A law firm has paid the Hawaii Department of Public Safety $5,300 for public records, but state officials have yet to produce a single document, according to a lawsuit filed Thursday by the ACLU of Hawaii.
The records pertain to wrongful death cases of two Hawaii inmates who died while in the custody of Corrections Corporation of America, a private prison company that has a lucrative contract to house thousands of the state’s prisoners on the mainland.
Similar allegations are included in the ACLU’s lawsuit, although if true they’re much more disturbing. The ACLU says state officials are taking orders from CCA attorneys to keep public government records secret, which is a violation of the Hawaii’s open records law. The lawsuit aims to force the state to release the records.
“Hawaii’s open records law is expansive and clear; agencies have an obligation to respond to requests for records in a thorough and timely manner,” ACLU Senior Staff Attorney Daniel Gluck said in a statement. “We have done all we can to resolve this matter outside of the courts, but when the state ignores its obligations under the law we have to step in.”
The lawsuit describes a frustrating seven month back-and-forth in which DPS and officials with the state attorney general’s office dodged questions, ignored phone calls and otherwise gave the runaround to an attorney from California-based Rosen Bien Galvan & Grunfeld, which wanted access to public documents.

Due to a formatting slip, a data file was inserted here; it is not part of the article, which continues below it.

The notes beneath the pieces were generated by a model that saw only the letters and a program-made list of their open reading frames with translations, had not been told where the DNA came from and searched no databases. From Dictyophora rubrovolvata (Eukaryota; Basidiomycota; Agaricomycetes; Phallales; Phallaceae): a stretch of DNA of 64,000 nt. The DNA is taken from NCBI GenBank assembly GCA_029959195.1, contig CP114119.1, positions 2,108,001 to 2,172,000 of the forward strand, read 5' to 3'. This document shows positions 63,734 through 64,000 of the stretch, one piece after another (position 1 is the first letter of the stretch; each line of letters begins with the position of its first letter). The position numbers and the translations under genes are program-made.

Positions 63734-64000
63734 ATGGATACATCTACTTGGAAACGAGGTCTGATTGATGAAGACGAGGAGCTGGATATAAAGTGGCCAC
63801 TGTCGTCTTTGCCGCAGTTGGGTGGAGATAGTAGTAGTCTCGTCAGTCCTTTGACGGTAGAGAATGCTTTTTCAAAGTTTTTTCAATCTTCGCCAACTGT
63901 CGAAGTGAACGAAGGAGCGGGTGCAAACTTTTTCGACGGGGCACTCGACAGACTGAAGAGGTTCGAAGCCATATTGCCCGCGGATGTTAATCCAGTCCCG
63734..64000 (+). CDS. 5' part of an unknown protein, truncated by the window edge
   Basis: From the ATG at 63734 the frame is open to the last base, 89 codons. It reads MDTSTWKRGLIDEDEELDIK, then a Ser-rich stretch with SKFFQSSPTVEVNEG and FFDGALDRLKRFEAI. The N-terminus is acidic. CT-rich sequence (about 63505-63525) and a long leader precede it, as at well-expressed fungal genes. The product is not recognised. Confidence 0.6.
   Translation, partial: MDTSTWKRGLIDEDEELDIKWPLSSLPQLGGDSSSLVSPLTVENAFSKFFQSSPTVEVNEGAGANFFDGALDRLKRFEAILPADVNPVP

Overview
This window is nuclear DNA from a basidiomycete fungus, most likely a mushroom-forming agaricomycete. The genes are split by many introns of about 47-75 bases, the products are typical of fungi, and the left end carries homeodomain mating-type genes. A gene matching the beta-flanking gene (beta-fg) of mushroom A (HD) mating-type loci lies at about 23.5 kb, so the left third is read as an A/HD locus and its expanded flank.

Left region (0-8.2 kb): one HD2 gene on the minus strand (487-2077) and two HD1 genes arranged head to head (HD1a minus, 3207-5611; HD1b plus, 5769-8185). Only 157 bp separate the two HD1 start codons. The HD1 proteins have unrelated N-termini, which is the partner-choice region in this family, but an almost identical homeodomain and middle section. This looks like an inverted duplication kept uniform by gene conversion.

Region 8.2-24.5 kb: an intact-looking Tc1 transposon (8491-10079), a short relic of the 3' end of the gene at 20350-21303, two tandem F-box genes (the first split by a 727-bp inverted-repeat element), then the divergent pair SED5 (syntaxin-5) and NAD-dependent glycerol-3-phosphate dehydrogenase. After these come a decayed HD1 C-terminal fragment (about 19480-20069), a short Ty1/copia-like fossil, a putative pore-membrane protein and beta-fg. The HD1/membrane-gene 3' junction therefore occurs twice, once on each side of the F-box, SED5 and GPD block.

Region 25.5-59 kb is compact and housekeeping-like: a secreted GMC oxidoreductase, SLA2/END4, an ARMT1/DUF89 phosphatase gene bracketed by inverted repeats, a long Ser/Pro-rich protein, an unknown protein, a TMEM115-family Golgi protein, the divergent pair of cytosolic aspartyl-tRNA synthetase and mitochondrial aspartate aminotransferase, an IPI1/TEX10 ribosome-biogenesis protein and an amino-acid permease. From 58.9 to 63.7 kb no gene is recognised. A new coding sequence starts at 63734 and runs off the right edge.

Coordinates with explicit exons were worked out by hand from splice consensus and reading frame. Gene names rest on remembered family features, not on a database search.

DPS charged the law firm $5,327.50 for the documents, but the lawsuit says no records have been released despite many promises. The lawsuit says CCA attorneys have been advising DPS officials to withhold the documents in violation of state law.
DPS also refused to give the firm several records, citing “confidentiality limitations.” No explanation was given as to the type of records that were being withheld, the lawsuit says, leaving the law firm with no way to determine if DPS had a “valid justification” for refusing the release the information.
“This is unacceptable,” said attorney Ernest Galvan, of Rosen Bien Galvan & Grunfeld. “(Our firm) has followed the proper procedure to access these documents, we have complied with every request made of us by the (DPS), we’ve clarified our request, we’ve pre-paid fees and we’ve given them extension after extension.
“The state is obligated to produce these documents, and after waiting seven months for information that is supposed to take 10 days to produce, our patience and the patience of the families we represent is at an end,” he said.
Under the state’s public records law, a government agency has 10 days to respond to a public records request. Rules also require an agency to begin releasing documents within 20 business days after an individual pre-pays for records.
DPS Spokeswoman Toni Schwartz said Thursday that her agency would “reserve comment” until it has had a chance to review the lawsuit.
Read the lawsuit here:
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